Please find attached a pdf version of a 24-page special feature on Seychelles published in today with the Guardian newspaper in the UK.
The Guardian website has also, for the first time, launched their country feature online, which has many extras includeded and will be featured on their website for the next month at the link below.
Among many articles and features is a Q&A with Minister Adam which I have attached below.
The Report Company: You have been in office since June 2010, what are/have been the 'non-negotiable' objectives during your mandate?
Jean-Paul Adam: As a country, our non-negotiables are health and education. Because we put so much emphasis on these sectors, after the 2008 crisis we had a very educated population that we could re-skill and retrain.
In terms of our foreign policy we’re very strong advocates for island issues. There is a gap in the development architecture and islands have fallen into that gap. There’s so much more Seychelles could be doing with access to the right development financing, because we pay for the isolation.
We’ve finally managed to connect the fibre optic cable to Dar es Salaam, which will revolutionise communications and create so many more business opportunities.
Another area where we have very strong advocacy on the international scene is climate change. We feel that the climate change debate is going in the wrong direction because the debate has become almost ideological, which it shouldn’t be.
TRC: Climate change is obviously a threat to development – how do you promote and push the issue within the framework of your bilateral relationship with the UK?
JA: We’re being realistic in the sense that we understand that no agreement can come just by telling businesses to foot the bill. We know and understand that there’s a certain amount of negotiation but the science is very straightforward and even the most recent reports, whether scientists have oversold it or not, make it clear that climate change will have a huge effect on the world.
In the same way that the debt crisis happened because the right decisions were not taken 5 years ago, if we do not take the right decisions now, in 5 years we will face a climate change disaster.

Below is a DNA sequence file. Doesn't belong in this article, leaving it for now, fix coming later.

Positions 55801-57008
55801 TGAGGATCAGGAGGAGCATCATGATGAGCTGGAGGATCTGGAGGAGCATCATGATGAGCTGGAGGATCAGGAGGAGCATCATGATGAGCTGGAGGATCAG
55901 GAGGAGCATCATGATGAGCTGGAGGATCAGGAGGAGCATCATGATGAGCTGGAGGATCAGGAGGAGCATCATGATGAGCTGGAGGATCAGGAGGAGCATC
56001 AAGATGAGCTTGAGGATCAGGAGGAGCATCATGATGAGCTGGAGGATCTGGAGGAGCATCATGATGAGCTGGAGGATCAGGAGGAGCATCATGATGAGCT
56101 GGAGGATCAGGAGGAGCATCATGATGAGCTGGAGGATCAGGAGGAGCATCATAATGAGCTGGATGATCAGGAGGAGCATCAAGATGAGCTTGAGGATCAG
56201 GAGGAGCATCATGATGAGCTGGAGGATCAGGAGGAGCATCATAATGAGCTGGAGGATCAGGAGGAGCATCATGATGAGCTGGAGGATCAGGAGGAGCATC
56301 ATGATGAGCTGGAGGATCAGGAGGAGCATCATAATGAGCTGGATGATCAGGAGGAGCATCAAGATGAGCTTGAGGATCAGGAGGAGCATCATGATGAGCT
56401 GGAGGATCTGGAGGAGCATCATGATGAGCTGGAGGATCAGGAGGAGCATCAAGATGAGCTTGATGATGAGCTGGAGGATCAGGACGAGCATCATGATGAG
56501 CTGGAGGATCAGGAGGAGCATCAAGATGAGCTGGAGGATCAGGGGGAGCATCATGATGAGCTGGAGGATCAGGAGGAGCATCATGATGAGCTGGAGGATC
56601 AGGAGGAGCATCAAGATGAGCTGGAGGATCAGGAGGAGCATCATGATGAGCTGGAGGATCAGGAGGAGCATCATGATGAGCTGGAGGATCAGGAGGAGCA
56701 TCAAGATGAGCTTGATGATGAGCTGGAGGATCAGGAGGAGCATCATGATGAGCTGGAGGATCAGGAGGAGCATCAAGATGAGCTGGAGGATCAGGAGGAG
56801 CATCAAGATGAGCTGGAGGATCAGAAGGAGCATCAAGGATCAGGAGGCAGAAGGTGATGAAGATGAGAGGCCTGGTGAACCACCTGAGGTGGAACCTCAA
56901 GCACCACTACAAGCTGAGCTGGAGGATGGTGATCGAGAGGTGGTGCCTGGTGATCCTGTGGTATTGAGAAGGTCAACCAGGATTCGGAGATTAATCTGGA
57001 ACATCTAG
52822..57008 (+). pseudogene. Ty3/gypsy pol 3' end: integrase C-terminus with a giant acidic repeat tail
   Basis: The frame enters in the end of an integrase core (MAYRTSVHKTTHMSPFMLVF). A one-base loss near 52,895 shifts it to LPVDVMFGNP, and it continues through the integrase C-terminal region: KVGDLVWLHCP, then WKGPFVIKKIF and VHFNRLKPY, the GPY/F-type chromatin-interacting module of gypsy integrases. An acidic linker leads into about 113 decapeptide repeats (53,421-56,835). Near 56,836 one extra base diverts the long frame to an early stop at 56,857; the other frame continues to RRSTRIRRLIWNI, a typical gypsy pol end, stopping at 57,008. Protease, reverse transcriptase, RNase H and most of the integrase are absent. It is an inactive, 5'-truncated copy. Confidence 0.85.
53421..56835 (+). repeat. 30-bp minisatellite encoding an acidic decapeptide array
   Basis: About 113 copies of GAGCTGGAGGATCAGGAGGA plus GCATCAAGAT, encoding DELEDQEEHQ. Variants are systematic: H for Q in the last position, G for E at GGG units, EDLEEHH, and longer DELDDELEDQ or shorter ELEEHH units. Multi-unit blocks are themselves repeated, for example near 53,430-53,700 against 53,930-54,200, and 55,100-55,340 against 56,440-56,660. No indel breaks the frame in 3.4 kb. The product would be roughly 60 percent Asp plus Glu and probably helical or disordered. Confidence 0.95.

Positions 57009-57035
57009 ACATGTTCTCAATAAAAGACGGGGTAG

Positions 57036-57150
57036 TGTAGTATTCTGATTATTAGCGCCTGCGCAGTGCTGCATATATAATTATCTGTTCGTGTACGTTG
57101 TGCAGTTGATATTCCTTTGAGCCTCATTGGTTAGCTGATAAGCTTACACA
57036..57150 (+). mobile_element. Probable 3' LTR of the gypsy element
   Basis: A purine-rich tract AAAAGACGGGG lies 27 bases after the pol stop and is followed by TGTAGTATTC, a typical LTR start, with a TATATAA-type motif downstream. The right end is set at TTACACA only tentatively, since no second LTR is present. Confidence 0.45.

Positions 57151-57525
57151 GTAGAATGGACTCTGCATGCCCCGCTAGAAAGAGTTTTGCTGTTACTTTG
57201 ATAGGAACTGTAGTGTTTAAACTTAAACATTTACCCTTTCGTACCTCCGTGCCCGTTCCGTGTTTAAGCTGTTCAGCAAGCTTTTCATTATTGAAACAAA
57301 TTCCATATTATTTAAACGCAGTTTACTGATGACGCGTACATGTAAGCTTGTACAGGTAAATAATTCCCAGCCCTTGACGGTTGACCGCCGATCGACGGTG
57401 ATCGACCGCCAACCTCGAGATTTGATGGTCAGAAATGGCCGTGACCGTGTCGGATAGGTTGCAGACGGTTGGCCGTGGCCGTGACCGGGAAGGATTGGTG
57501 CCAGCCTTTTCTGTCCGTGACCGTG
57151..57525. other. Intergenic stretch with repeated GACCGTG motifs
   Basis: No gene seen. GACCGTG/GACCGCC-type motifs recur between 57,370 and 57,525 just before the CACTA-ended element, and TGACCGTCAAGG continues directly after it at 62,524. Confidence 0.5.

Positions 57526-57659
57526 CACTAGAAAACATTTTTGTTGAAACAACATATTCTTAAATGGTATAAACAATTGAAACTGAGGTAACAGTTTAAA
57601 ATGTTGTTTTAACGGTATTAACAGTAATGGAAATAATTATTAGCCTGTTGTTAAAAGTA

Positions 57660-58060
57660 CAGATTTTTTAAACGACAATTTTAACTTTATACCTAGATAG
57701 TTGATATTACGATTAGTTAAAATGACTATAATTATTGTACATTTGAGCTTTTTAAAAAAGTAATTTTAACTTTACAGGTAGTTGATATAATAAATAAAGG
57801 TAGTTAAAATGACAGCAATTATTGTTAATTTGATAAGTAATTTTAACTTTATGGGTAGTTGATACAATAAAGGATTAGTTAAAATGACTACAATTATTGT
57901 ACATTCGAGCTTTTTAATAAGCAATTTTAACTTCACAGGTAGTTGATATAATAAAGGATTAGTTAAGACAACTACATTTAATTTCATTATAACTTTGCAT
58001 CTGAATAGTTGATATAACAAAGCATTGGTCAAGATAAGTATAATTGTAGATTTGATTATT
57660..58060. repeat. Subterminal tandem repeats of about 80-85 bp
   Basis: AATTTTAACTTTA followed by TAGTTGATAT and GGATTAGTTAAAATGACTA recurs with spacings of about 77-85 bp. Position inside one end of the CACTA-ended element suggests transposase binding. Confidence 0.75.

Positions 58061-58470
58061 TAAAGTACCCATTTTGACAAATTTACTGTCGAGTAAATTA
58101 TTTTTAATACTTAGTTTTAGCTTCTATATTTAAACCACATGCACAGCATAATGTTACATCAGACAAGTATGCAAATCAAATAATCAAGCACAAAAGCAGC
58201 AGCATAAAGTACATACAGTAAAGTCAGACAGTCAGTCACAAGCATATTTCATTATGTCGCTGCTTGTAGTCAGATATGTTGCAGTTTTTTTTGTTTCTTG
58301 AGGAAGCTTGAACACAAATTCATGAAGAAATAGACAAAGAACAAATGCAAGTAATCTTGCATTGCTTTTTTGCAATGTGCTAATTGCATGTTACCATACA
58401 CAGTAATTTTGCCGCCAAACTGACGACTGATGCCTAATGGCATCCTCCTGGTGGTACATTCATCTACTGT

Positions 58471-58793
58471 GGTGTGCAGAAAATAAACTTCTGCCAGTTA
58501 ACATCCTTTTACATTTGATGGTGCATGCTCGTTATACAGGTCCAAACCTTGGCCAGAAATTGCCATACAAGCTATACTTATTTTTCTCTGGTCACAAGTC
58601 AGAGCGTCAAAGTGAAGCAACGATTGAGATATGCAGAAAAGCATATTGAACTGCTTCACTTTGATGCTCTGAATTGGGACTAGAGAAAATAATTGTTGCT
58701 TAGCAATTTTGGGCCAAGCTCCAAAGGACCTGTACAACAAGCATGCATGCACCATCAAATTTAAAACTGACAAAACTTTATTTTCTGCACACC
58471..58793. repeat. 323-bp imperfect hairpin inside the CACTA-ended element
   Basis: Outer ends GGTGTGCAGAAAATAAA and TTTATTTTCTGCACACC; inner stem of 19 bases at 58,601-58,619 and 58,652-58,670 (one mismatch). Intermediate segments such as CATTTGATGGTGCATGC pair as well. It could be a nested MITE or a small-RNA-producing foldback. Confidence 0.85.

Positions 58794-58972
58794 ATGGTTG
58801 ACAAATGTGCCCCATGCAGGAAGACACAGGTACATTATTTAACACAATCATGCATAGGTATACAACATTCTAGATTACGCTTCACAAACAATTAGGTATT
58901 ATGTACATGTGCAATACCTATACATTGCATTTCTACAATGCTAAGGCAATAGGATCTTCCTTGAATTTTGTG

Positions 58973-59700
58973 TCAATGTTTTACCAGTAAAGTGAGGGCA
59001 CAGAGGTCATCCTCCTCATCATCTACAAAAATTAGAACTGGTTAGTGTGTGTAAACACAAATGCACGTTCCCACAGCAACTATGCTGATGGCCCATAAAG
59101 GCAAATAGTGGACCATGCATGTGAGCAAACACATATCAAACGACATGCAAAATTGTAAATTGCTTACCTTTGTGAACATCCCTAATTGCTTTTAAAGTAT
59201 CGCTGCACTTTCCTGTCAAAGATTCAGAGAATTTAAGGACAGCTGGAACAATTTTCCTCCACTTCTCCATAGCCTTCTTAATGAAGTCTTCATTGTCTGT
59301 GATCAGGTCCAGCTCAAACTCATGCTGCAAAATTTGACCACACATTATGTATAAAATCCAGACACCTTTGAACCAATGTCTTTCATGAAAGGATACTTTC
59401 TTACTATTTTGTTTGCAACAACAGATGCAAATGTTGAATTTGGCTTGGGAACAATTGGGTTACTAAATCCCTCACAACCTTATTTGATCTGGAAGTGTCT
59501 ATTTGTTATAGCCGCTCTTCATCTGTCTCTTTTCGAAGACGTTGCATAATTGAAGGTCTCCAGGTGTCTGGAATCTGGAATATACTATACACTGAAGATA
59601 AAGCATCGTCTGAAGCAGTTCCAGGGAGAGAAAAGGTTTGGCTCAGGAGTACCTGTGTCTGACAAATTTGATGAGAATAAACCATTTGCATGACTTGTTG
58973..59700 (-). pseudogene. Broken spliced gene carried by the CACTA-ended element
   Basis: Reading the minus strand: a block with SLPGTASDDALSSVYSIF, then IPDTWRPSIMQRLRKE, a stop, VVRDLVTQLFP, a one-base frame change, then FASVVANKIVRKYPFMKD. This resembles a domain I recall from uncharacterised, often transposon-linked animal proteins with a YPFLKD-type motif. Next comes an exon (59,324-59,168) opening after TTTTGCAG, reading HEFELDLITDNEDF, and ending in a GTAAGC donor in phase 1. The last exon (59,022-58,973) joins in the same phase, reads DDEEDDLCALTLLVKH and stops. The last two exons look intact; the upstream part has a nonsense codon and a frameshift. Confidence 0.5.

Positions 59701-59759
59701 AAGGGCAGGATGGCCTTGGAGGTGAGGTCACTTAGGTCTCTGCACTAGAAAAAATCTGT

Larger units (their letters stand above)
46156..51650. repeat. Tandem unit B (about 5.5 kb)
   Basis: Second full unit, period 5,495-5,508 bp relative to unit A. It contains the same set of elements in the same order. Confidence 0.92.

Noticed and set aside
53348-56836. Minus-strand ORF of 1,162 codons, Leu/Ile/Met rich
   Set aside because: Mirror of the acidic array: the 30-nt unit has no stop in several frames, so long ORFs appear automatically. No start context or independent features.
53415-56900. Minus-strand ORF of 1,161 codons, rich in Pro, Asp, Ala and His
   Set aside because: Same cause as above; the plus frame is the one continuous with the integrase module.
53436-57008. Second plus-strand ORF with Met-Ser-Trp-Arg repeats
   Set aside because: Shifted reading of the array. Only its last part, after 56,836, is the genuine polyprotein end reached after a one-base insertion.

TRC: Over the last decade, the country has achieved spectacular economic success while paying due regard to environmental protection. To what extent is Seychelles maintaining environmental protection at the forefront of its development agenda?
JA: There has been a vision right from independence wherein the leaders of Seychelles have said that if we’re going to be successful we’re never going to be in the business of mass production of anything.
We have recognised that the economy in Seychelles can’t be divorced from the environment. We depend on tourism and fisheries. If you have a polluted environment in Seychelles you don’t have an economy. Seychelles is the country with the most protected land in the world, 50% of our land territory is protected.
TRC: How important would you say your membership of the Commonwealth is to Seychelles as a small island state?
JA: The Commonwealth has done the most work on the specificities of islands and we would like that other development organisations look to the Commonwealth on these issues.
Overall, Seychelles is developing strong relationships with a number of countries. We are right in the middle of the Indian Ocean in terms of continental politics, we are affiliated with Africa, but we offer so much more because we have this view of the Indian Ocean.
TRC: As a former colony, Seychelles has a very close relationship with the UK. How do you see these bilateral relations evolving?
JA: One of the key aspects is education. Our education system is linked to the UK system and we’ve just launched our first university, which is affiliated with the University of London.
It’s a relationship that has stood the test of time and which we see will continue. It’s things like investment in education, people to people contacts; those are the things that will keep the relationship going.
In terms of other issues, more recently we’ve had a lot of cooperation on piracy.
TRC: Piracy is a growing threat, not only to the shipping and fishing industries, but also to the security of the region as a whole. What is the strategic role of Seychelles in the fight against piracy?
JA: Piracy is a very complicated subject and in Seychelles it’s very emotional. Seychellois people have a very special relationship with the sea; it’s how we connect with the rest of the world.
Our main islands are still very safe but we have 1.3m sq km of ocean so our fishing vessels can no longer go as far afield as they used to and we are paying higher insurance costs to import goods, which has a huge bearing on the cost of living.
This is a global problem because two-thirds of the world’s shipped oil goes through this region.